A hydrocele (HI-droe-seal) is a fluid-filled sac surrounding a testicle that results in swelling of the scrotum, the loose bag of skin underneath the penis. They are common in newborns, but most hydroceles disappear without treatment within the first year of life. Older boys and adult men can develop a hydrocele due to inflammation or injury within the scrotum.
A hydrocele usually isn't painful. Typically not harmful, a hydrocele may not need any treatment. However, if you have scrotal swelling, see your doctor to rule out other causes.
Usually the only indication of a hydrocele is a painless swelling of one or both testicles. Adult men with a hydrocele may experience discomfort from the heaviness of a swollen scrotum. Sometimes, the swollen testicle may be smaller in the morning and larger later in the day.
When to see a doctor
For your child
For baby boys, a hydrocele can develop in the womb. Normally, the testicles descend from the developing baby's abdominal cavity into the scrotum. A sac (processus vaginalis) accompanies each testicle, allowing fluid to surround the testicles.
In most cases, each sac closes and the fluid is absorbed. However, if the fluid remains after the sac closes, the condition is known as a noncommunicating hydrocele. Because the sac is closed, fluid can't flow back into the abdomen. Usually the fluid gets absorbed within a year.
In some cases, however, the sac remains open. With this condition, known as communicating hydrocele, the sac can change size or, if the scrotal sac is compressed, fluid can flow back into the abdomen.
In older males, a hydrocele can develop as a result of inflammation or injury within the scrotum. Inflammation may be the result of infection of the small coiled tube at the back of each testicle (epididymitis) or of the testicle.
Hydrocele is the type of scrotal swelling that occurs when fluid collects in the thin sheath that surrounds the testicle. ...
Most hydroceles are present at birth (congenital), and babies who are born prematurely have a higher risk of having a hydrocele.
Risk factors for developing a hydrocele later in life include:
A hydrocele typically isn't dangerous and usually doesn't affect fertility. However, it may be associated with an underlying testicular condition that may cause serious complications:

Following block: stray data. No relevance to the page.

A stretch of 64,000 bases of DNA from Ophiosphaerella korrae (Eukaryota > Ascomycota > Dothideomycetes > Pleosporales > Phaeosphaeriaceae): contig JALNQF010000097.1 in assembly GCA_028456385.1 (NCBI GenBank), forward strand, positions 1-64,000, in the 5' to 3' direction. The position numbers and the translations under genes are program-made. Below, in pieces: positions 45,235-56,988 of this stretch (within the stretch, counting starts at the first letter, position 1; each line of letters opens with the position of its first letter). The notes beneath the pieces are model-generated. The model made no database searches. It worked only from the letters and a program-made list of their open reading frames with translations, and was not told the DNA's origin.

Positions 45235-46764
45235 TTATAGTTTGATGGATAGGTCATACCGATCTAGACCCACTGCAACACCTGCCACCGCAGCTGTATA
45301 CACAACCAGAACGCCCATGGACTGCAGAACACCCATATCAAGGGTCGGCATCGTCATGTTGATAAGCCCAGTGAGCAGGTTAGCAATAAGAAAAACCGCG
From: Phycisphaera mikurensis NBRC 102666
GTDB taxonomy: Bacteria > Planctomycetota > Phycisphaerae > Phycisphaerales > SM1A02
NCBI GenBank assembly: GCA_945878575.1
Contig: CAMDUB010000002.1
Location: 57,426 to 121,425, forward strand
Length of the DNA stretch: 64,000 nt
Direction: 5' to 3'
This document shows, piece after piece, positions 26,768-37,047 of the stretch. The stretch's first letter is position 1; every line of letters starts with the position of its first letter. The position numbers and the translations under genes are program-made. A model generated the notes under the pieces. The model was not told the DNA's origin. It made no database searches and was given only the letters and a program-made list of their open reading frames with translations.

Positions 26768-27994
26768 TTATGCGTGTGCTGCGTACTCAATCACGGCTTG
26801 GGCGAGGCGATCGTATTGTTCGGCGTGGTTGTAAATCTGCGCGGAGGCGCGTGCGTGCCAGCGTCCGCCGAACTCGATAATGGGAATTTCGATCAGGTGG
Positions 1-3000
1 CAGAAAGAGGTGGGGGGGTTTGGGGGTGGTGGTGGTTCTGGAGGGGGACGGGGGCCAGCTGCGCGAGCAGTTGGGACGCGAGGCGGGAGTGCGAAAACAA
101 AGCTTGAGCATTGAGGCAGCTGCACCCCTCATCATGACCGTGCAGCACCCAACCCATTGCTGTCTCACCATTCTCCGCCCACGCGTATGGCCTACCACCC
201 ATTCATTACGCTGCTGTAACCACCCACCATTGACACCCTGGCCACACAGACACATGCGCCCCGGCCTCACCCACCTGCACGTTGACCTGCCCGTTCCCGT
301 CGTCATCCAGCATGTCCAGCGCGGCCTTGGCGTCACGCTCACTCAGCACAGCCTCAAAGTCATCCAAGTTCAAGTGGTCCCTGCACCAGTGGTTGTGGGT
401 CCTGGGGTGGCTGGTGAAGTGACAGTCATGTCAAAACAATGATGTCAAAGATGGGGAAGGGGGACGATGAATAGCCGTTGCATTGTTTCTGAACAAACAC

Preparing for your appointment
Get immediate medical treatment if you or your child develops sudden, severe scrotal pain or swelling, especially within several hours of an injury to the scrotum. These signs and symptoms can occur with a number of conditions, including hydrocele. These signs and symptoms may also be caused by a condition called testicular torsion. Testicular torsion is an emergency medical condition that occurs when a testicle becomes so twisted that blood flow is blocked. The testicle can only be saved if this condition is treated within hours of when symptoms began.
If you or your child has painless scrotal swelling, call your doctor. After an initial appointment, your doctor may refer you to a doctor who specializes in urinary tract and male sexual disorders (urologist).
Here's some information to help you get ready for your appointment, and know what to expect from your doctor.
What you can do
For hydrocele, some basic questions to ask your doctor include:
In addition to the questions that you've prepared to ask your doctor, don't hesitate to ask any additional questions that may come up during your appointment.
What to expect from your doctor
If your child is affected:
If you're affected:
What you can do in the meantime
Tests and diagnosis
Your doctor will do a physical exam. The exam may reveal an enlarged scrotum that isn't tender to the touch. Pressure to the abdomen or scrotum may enlarge or shrink the fluid-filled sac, which may indicate an associated inguinal hernia.
Because the fluid in a hydrocele usually is clear, your doctor may shine a light through the scrotum (transillumination). With a hydrocele, the light will outline the testicle, indicating that clear fluid surrounds it.
If your doctor suspects your hydrocele is caused by inflammation, blood and urine tests may help determine whether you have an infection, such as epididymitis.
The fluid surrounding the testicle may keep the testicle from being felt. In that case, you may need an ultrasound imaging test. This test, which uses high-frequency sound waves to create images of structures inside your body, can rule out a hernia, testicular tumor or other cause of scrotal swelling.
Treatments and drugs
For baby boys, hydroceles typically disappear on their own within a year. If a hydrocele doesn't disappear after a year or if it continues to enlarge, it may need to be surgically removed.
For adult males as well, hydroceles often go away on their own within six months. A hydrocele requires treatment only if it gets large enough to cause discomfort or disfigurement. Then it may need to be removed.
Treatment approaches include:
Sometimes, a hydrocele may recur after treatment.
Last Updated: 2011-11-03
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